As many foreign-made goods are bought by foreigners, at the fairs of Brunswick, Frankfort-on-the- Maine, Frankfort-on-the-Oder, and Leipsic, to be taken out of the Union, the import duty on these goods being too high to be paid, and such bond warehouses as are used for sugar, coffee, &c., would not do for manufactured goods, the merchant who deals in foreign articles at the fairs within the Union, has an account at the customhouse, which is debted with the weight of all the goods he imports; when booked, he takes the goods to his warehouse. Whatever he sells for export he must make a declaration of, and the purchaser must take this dec. laration with the goods to the custom-house. If they are acknowledged to have been imported, they are packed at the custom-house, where there is very good accommodation for them, sealed with lead, and, accompanied by a certificate, sent out of the Union. The custom-house at the frontier, through which the goods pass, attests the exportation, and sends the certificate back, after which the dealer is credited for the weight, only paying a transit duty of half a dollar per cwt. After the fair is over, the stocks in the warehouses of those persons who deal in foreign articles are exam. ined and weighed; the weight of the stock, together with that of the exported goods, is deducted from the weight of the imported goods in the debit of their accounts, and the remainder is supposed to have been sold in the Union, and pays the full amount of duty. This plan has been highly approved of at the fairs. Manufactories have increased considerably in number and in extent within the Union, since 1834 ; this is to be attrib. uted to the free intercourse of thirty millions of people, which were for. merly divided by thirty different duty systems, to the increase of population, and to the waking energy of the manufacturers. In 1834, the cotton mills spun 112,363 cwt. of cotton, but in 1843, they spun 306,731 cwt., which gives an increase of 173 per cent. The importation of cotton in 1844 amounted to 358,727 cwt., and in 1845, to 412,000 cwt.; so that, in these two years, an increase of cotton spinning, amounting to 34 per cent,
In 1834, there were 600,000 spindles ; this number had in. creased, in 1837, to 800,000, of which, however, owing to the crisis from 1837 to 1839, only 600,000 could be employed. For the last three years the 800,000 have been again and fully employed, and this number will, in the course of another year, receive an increase of 10 to 12 per cent. Notwithstanding two-thirds of the yarn used up within the Union is foreign-made, the cotton weavers used up, in 1834, 301,038 cwt. of foreign and home-made yarn, and in 1843, 628,867 cwt., an increase of 109 per cent. The importation of cotton goods amounted, in 1834, to 12,442 cwt. ; in 1844, to only 8,652 cwt., a falling off of 32 per cent. The ex. ports remained the same as before, and were, in 1843, 74,752 cwt.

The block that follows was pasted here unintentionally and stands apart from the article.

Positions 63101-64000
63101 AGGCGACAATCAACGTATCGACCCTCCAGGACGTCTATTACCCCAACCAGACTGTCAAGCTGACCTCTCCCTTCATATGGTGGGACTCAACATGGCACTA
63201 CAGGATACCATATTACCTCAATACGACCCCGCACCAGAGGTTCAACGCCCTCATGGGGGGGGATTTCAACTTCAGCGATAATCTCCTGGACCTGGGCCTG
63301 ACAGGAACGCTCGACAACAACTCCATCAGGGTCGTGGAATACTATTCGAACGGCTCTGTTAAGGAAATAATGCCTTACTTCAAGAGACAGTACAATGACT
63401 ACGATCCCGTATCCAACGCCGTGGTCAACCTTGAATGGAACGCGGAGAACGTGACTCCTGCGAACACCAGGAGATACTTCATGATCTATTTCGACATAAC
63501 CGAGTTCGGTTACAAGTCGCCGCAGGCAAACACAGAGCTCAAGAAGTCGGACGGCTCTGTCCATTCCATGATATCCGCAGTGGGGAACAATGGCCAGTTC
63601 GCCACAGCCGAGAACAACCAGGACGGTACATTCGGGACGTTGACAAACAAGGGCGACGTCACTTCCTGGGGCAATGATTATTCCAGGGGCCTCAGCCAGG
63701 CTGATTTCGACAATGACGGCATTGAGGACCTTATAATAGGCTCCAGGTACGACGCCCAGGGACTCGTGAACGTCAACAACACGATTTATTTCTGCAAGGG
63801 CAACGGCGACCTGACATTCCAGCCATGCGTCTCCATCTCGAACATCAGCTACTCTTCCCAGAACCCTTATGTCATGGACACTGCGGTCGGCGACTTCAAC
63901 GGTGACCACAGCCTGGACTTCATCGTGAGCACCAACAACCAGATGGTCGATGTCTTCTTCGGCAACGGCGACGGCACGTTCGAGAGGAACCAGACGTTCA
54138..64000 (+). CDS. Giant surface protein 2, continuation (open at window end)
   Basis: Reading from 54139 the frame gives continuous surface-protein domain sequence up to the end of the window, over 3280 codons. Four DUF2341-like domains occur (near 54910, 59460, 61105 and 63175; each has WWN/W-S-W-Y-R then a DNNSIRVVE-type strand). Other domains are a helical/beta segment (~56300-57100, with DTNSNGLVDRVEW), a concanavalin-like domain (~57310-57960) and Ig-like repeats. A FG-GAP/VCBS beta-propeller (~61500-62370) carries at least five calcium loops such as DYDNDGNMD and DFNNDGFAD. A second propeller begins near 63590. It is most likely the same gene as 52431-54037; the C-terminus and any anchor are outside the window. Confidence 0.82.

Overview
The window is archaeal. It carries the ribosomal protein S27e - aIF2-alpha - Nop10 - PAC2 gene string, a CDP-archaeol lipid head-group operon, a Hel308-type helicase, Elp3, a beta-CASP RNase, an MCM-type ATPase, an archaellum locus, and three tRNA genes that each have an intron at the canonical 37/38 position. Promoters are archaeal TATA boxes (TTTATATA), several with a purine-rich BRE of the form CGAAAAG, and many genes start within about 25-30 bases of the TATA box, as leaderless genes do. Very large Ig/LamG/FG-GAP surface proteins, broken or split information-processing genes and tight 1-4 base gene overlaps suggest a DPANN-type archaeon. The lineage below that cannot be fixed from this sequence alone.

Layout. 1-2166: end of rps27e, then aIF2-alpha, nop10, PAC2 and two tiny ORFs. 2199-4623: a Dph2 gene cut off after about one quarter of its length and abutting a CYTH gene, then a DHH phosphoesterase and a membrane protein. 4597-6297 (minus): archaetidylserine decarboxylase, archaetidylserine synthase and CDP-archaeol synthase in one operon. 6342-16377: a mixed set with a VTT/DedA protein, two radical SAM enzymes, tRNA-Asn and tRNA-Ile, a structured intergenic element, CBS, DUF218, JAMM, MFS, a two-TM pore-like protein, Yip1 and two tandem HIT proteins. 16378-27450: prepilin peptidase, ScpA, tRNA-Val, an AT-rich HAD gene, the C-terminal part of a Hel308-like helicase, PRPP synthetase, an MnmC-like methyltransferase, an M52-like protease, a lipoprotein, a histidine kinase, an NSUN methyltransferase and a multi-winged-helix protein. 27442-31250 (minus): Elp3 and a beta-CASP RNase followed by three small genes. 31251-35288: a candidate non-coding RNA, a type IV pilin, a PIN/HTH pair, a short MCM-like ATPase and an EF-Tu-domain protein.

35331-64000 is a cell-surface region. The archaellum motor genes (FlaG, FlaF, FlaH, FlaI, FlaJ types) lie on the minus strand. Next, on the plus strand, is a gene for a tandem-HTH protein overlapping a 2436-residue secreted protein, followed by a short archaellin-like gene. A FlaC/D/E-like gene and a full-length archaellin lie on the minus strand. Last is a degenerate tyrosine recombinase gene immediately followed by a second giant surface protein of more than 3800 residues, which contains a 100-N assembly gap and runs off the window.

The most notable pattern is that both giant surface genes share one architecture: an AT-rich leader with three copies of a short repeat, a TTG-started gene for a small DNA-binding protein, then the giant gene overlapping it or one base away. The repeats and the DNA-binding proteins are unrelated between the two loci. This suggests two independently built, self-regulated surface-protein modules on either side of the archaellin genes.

In that year was woven yarn,...........
Cwt. 628,867 74,752
There were, therefore, consumed in the Union, of home-made cotton goods,
562,767 wherein the home made amounts to 981 per cent, and the imported to 11 per cent. In 1834 the proportion was as 95 to 5. VOL. XV.--NO. III.
The production of wool within the Union amounted to..........
448,508 626,035 Wool exported,
132,621 120,599 Leaving to be spun within the Union,
315,887 505,436 This shows that wool spinning has increased exactly 60 per cent within
these ten years.
The quantity of yarn produced from this wool was...
1884. Cwt. 236,915 18,000
Cwt. 379,077 33,569
Consequently there was used for weaving within the Union.....
Within the Union, of home-made woollen goods, were consumed
Total consumption of woollens within the Union, .....
210,541 370,810 wherein the home-made amounts to 91 per cent, and the imported to 9 per cent. In 1834, the proportion was 94 to 6.
Concerning the importation of raw silk, it is only since 1841 that any correct returns have been made. Of silk dyed in the Union and that which is imported dyed, there was woven in 1841, 11,478 cwt. ; in 1843, 14,626 cwt., so that there was an increase in this branch, within two years, of 28 per cent.
1834. 1843. Of silk goods were imported,
2,213 2,631 mixed,